Tuesday nights have been rough around my house.
My daughter Lucy, 12, is in the middle of an eight-week dance and etiquette training course for middle schoolers that’s commonly known as “cotillion.” She says she hates cotillion and protests mightily. Good manners are always a good idea, I told her. Think of college interviews and job interviews. Heck, think of walking into a high school dance with confidence, because you got the moves.
And she said, “Yes, of course, Mother, I know you’re right.” Heck no, she didn’t say that. But I’m playing the long game. I bet years from now Lucy will appreciate the wisdom of cotillion. In the meantime, I figure we all could stand to brush up on our eqtiquette skills, so I’ve compiled this refresher. After all, good manners are always a good idea in business and professional circles, too.
When my husband Jeff and I first came across Caring Transitions, we knew it was the perfect opportunity for us to leave the corporate world and start our own business. We were drawn to the company’s focus on helping the senior community, and saw the need for its services in the Dallas area.
We worked feverishly on building an amazing team to support the growing demand for senior services and our dreams of owning and operating our own company were coming to fruition. In the midst of our dreams, Jeff was diagnosed with cancer and lost his brave battle last year. It was almost serendipitous that my daughter Nicole stepped up to join me as co-owner of Caring Transitions of North Dallas Suburbs.
As one calendar year draws to a close, and another is set to be begin, many business leaders are thinking about their challenges for the next 12 months.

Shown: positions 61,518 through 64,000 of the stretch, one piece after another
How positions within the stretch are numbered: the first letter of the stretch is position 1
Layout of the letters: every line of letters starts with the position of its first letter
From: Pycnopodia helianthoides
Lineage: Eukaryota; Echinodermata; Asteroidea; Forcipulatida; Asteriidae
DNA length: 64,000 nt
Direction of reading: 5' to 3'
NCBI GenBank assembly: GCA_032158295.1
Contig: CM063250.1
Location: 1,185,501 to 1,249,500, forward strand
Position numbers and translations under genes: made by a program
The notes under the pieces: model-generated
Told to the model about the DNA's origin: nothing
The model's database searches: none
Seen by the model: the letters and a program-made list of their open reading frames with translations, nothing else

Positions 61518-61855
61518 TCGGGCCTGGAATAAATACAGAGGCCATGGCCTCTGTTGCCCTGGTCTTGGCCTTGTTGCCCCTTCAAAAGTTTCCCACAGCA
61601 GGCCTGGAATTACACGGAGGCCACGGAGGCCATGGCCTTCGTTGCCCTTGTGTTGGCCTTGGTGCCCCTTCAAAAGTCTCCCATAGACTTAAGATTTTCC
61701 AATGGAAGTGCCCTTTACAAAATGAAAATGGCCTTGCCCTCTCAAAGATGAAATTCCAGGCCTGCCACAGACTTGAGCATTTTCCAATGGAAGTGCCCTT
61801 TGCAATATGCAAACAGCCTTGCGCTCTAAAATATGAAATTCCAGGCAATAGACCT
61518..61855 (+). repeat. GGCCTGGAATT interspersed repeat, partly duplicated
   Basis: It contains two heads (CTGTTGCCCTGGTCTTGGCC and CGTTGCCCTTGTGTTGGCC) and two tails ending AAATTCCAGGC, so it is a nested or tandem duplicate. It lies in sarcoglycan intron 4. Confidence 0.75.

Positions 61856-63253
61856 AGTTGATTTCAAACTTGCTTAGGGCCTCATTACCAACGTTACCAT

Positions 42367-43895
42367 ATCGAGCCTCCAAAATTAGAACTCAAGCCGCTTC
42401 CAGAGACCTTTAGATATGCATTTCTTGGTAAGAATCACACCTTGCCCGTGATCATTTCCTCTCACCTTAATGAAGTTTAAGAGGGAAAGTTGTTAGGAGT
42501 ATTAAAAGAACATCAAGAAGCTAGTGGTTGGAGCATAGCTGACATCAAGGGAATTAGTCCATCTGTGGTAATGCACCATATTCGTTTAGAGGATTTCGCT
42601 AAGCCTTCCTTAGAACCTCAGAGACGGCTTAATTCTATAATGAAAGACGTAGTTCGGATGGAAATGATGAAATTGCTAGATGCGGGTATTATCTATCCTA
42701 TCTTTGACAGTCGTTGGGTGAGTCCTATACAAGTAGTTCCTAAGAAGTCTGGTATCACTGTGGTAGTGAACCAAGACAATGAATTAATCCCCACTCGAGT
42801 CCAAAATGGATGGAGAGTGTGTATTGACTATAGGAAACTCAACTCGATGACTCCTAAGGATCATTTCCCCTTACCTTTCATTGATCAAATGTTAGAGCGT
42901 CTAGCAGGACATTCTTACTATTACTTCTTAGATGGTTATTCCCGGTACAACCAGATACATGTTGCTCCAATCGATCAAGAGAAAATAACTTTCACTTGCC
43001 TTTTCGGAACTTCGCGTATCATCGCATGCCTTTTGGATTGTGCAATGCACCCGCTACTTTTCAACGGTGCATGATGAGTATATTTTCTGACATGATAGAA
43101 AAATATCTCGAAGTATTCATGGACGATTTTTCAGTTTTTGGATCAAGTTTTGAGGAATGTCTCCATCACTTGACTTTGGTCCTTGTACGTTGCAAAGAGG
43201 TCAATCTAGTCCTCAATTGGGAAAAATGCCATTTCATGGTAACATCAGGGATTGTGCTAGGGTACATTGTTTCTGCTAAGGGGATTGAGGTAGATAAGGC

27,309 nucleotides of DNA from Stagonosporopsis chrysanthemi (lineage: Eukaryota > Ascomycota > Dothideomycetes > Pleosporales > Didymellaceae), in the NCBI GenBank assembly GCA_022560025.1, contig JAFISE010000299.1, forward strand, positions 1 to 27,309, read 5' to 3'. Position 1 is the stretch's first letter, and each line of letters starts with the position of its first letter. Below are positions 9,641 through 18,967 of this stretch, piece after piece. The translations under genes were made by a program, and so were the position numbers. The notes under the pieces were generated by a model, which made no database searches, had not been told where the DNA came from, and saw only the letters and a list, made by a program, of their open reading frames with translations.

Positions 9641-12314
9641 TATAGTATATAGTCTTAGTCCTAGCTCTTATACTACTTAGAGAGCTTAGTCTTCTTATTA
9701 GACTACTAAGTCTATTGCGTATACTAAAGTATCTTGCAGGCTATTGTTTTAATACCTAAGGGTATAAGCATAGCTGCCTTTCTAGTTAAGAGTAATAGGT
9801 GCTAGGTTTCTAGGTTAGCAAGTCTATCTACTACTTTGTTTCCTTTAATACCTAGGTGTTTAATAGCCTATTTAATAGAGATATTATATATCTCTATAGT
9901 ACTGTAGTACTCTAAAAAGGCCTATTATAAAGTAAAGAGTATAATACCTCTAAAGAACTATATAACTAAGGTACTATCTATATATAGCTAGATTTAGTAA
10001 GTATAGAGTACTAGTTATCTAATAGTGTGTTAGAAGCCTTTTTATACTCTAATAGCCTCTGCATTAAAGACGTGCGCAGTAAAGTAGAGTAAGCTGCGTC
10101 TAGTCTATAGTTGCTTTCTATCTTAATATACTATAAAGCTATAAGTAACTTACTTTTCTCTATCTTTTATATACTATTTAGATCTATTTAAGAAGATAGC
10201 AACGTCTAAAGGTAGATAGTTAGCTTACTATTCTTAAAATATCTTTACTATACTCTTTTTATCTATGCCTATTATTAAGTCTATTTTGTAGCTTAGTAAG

They are weighing up any number of potential choices and factors; from expansion plans, to new products, whether to change suppliers, and how everything fits into the economic backdrop.
It is the time of year when forward planning comes to the forefront of people’s minds.
Here, 10 business leaders profiled in 2014 for the BBC’s The Boss slot, share their top tips on running or setting up a company in 2015.
You may have heard it said ‘Stories Sell’. It’s true. We really connect to a good story and it’s a proven marketing and sales tactic. You know this instinctively, you only buy something when you really ‘believe’ it. And you can take any example from your own life. Think about the last purchase you made; what was the pitch? What did you believe when you bought it? I can guarantee you, it was a great story.
However, I’m not writing about new ‘tactics’ here. I want to write about something much more authentic and personal than the latest proven business building gimmick.
And what’s this got to do with your business? Well you can be the very best in the world at what you do but if you can’t sell your services, you simply don’t have a business.
Building a successful business is typically done by trial and error, with many hurdles along the way. And when it’s your first company, every day involves making mistakes and learning something new.
We asked small-business owners around America to tell us the one thing they wished they’d known when they first started their businesses.
We’ve broken out some of the best to serve as a primer on getting as much as possible right the first time around.
Customers are altering their behavior because of uncertainty about the future: laying off employees (maybe even your contacts), hoarding cash and postponing routine purchases. All purchase decisions are now up for conscious review.
Here are some ways to get your customers back in the habit of buying from you.